Filipinos must put EDSA I and Yellowtardism where they belong

In the rubbish bin of history.

By now it is pretty obvious that there is still a considerable group of Filipinos – many of them supposedly who are “educated” – who refuse to let go of the EDSA I narrative.

To put it quite plainly, EDSA People Power happened simply because the leader at that time could no longer hold on to his power. Coincidentally, a colleague of mine succinctly described it as a power grab.

The aftermath of that event was that certain mentalities were, shall we say, reinforced within Filipinos:

1) That there is always a fight or struggle, Laban, to be won;
2) That a certain group of personalities are solely to blame for the Philippines’ lack of development;
3) That Filipinos will be better off under a “democracy” than a “dictatorship”;
4) That Filipinos are perpetual victims of their government, and;
5) Once Filipinos forget EDSA, they will plunge back into dark times,

Needless to say, the results of how Filipinos have trod along thirty years hence speak for themselves.

The Philippines is still a backward country. It is a society made up of ethnic groups who do little than tolerate each other. Rule of law takes a back seat to the whims of whoever is the dominant power of the times. There is no consistency when power is transitioned between appointed/elected leaders. The same old slogans keep being repeated.

Filipinos’ leaders have treated the country as their own personal fiefdom. People are still reluctant to hold to account the Aquinos and other EDSA I actors for the bang-up job they did afterwards.

There is no longer a fight or struggle to be fought, but there is a need to build. If we were to use a theme from People Power, Magkaisa (let’s unite), we would find that, for the longest time, very rarely do Filipinos talk about “magkaisa sa pagtayo” (unite in building). Instead, the discussion revolves more on “magkaisa sa laban” (unite in fighting).

Unfortunately, uniting in building requires that Filipinos aim toward something bigger than themselves and their own self-interests. It is not something they are known for; everyone wants to be “me-first”. Uniting in fighting is easier to do, because all it takes is a common enemy; the people fighting don’t necessarily have to be on good terms with each other.

Times have indeed changed. Apparently, giving Filipinos the “freedom” to do what they want did not imbibe them with discipline and consideration for their fellow countrymen. The people who were to be blamed for the Philippines’ lack of development before and ever since EDSA are being given a second look, in no small part due to the deficiencies of those were at the helm after 1986. Because the Aquinos were made out to be the symbols to be revered after EDSA I, their failures in managing the Philippines became the failures of the results of EDSA I.

What happens when you rely on a past – one that’s no longer applicable – to define your future? You get left behind.

Under current president Rodrigo Duterte, a new course for the Philippines’ future is being charted – one where EDSA I is rendered increasingly irrelevant. It may not be a smooth course. It will definitely not be a comfortable one. But it is one which is no longer shackled to a debunked myth from the past.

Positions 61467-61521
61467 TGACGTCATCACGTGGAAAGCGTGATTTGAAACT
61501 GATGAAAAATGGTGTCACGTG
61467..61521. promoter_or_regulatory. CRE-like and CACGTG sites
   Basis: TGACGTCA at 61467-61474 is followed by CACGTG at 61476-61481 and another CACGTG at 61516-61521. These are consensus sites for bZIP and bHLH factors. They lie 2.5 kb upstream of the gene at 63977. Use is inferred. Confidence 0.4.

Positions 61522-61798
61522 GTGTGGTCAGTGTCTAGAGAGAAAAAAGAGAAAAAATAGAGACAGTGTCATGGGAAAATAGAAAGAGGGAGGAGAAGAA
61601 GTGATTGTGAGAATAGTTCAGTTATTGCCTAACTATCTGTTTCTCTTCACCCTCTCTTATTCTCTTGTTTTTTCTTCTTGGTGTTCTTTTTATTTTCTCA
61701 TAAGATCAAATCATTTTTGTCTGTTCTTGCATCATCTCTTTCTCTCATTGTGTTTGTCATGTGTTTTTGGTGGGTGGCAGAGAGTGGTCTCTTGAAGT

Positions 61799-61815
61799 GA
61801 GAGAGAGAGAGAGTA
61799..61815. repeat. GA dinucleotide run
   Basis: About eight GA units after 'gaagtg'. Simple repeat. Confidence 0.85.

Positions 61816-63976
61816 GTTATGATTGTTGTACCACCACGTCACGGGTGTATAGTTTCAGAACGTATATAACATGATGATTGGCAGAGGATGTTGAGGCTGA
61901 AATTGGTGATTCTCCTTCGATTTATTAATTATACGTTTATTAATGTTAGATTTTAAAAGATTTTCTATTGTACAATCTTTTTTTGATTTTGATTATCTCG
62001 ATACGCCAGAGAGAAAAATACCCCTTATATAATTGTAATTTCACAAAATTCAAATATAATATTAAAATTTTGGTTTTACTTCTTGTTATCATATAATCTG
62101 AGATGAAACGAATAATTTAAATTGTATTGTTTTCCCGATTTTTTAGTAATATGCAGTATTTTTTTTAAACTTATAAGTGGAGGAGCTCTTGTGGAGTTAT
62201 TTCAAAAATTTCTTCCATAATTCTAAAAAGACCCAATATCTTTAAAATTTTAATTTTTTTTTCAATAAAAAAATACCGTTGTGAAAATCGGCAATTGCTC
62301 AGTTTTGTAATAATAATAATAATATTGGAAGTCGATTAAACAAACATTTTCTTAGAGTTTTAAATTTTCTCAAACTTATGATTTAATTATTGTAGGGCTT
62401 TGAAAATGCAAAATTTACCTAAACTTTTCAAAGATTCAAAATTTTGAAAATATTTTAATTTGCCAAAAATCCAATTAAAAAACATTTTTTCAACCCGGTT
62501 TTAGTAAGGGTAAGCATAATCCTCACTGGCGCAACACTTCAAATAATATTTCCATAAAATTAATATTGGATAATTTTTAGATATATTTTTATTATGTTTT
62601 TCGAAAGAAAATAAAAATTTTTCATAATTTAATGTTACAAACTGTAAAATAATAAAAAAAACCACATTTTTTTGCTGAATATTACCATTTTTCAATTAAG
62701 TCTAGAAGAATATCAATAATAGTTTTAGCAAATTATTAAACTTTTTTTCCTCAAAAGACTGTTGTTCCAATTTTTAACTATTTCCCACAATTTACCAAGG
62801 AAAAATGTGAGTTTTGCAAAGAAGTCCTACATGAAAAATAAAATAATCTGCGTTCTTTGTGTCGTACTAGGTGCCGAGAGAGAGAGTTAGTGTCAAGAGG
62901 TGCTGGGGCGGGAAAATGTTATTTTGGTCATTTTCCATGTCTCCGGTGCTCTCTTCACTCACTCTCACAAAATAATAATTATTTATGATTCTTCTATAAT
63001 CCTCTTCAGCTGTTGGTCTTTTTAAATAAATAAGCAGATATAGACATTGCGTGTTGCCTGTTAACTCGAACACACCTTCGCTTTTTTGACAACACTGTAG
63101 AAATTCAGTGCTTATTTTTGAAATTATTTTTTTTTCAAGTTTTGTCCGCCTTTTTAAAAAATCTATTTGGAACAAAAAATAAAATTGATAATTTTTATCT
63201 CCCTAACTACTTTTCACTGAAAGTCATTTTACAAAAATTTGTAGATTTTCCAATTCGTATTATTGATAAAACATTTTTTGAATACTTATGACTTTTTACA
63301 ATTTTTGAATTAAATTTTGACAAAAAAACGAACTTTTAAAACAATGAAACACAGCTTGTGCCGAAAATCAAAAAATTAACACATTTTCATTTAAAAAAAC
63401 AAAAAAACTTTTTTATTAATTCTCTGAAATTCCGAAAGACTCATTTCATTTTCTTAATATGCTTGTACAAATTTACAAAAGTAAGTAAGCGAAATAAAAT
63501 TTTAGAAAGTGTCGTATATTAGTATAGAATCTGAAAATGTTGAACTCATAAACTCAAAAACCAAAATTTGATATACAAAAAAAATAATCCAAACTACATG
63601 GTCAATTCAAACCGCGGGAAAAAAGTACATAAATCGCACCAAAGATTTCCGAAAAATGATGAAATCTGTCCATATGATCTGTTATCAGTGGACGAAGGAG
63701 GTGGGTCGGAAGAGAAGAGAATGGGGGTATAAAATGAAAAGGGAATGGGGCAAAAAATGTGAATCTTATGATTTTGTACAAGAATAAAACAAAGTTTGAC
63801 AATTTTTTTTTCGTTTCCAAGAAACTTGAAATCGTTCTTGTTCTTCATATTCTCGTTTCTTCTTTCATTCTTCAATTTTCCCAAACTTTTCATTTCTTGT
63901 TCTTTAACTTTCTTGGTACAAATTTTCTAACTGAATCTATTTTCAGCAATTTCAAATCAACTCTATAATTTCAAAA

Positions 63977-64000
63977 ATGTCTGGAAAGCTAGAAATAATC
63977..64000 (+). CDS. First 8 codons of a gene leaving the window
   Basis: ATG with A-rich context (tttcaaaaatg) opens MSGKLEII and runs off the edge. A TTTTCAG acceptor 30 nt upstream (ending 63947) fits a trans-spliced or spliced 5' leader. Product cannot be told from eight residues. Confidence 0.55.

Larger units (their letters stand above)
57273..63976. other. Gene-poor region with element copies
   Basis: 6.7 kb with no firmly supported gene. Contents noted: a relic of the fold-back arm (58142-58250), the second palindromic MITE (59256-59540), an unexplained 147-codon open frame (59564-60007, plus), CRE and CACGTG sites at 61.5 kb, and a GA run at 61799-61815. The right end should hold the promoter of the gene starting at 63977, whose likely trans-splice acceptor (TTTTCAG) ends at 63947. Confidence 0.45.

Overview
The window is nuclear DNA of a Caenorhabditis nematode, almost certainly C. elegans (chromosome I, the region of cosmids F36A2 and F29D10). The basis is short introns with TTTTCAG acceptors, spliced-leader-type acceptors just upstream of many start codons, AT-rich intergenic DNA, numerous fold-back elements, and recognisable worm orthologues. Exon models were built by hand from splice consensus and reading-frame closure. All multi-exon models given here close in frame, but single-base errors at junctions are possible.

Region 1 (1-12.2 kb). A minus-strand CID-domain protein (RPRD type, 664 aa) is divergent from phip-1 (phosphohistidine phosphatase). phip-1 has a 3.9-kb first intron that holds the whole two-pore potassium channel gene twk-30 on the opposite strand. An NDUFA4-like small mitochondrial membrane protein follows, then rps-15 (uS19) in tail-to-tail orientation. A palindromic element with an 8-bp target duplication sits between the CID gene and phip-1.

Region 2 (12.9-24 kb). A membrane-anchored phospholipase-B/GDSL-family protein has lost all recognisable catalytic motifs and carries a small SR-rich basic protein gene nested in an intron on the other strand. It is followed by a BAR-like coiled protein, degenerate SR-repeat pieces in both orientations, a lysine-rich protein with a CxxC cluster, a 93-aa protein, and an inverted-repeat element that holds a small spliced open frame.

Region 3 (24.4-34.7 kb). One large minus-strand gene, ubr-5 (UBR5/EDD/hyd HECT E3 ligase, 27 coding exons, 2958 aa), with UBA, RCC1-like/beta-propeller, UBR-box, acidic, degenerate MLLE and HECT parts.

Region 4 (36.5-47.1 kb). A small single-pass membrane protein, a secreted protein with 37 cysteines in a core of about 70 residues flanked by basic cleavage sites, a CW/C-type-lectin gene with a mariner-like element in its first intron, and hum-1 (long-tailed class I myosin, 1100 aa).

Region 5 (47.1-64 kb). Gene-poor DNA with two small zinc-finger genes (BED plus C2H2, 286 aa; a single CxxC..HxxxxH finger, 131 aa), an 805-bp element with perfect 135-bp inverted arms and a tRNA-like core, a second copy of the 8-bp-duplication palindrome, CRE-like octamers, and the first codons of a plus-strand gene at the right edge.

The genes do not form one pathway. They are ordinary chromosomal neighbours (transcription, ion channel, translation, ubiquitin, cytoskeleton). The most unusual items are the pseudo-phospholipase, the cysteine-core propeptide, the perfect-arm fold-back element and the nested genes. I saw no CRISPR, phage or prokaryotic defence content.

Under president Duterte, history has a chance to repeat itself. The only question is whether Filipinos will allow it.

EDSA is dead. It’s high time Filipinos say that with finality.

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About FallenAngel

А вы, друзья, как ни садитесь, все в музыканты не годитесь. - But you, my friends, however you sit, not all as musicians fit.

5 Comments on “Filipinos must put EDSA I and Yellowtardism where they belong”

  1. How can you say “There is no longer a fight or struggle to be fought” when you live in backward poverty stricken corrupt country, which little hope for the future. So of course there is a fight, dont just concede.

    1. As if anything changed after EDSA 1, right? Corruption and poverty still got worse after 1986.

      You’re just grasping on straws….

    2. The opposition have got it wrong about what to fight. They keep on saying the fight is against whoever’s in government that is not part of their side. The real fight is against the stupidity and silliness of the ordinary people. That also is one factor behind poverty. Any street protest or ousting will do nothing unless the ordinary people change their character.

  2. EDSA is Fake News, that became Fake History. The U.S. /C.I.A. and the U.S. Dept. of State, simulated a Peoples’ revolt, that they later called : Peoples’ Power. It was a way to remove the late Pres. Marcos, Sr. and replace him with Cory Aquino.

    The more we put this EDSA Aquino scam , into the garbage bin of history, the better for us all. There were no EDSA heroes, EDSA saints, or EDSA patriots. There were only EDSA political opportunists, eager to raid the Philippine National Treasury, and get rich.

    EDSA is like the riddle of the disappearance of the Philippine revolutionary government, Mexican Gold Coins. And the unsolved murder of the late Gen. Antonio Luna. And his love affair with , Ysidra Cojuangco.

    EDSA is like the riddle of why the Cojuangcos owned 70% of the land area of the Province of Tarlac. The Cojuangcos are not international business owners, nor they are industrialists. Yet, they became extremely rich.

    Forget EDSA, it is just an Aquino Cojuangco scam …

  3. Our actions in the present build the staircase to the future. The question is whether that staircase is going up or down.

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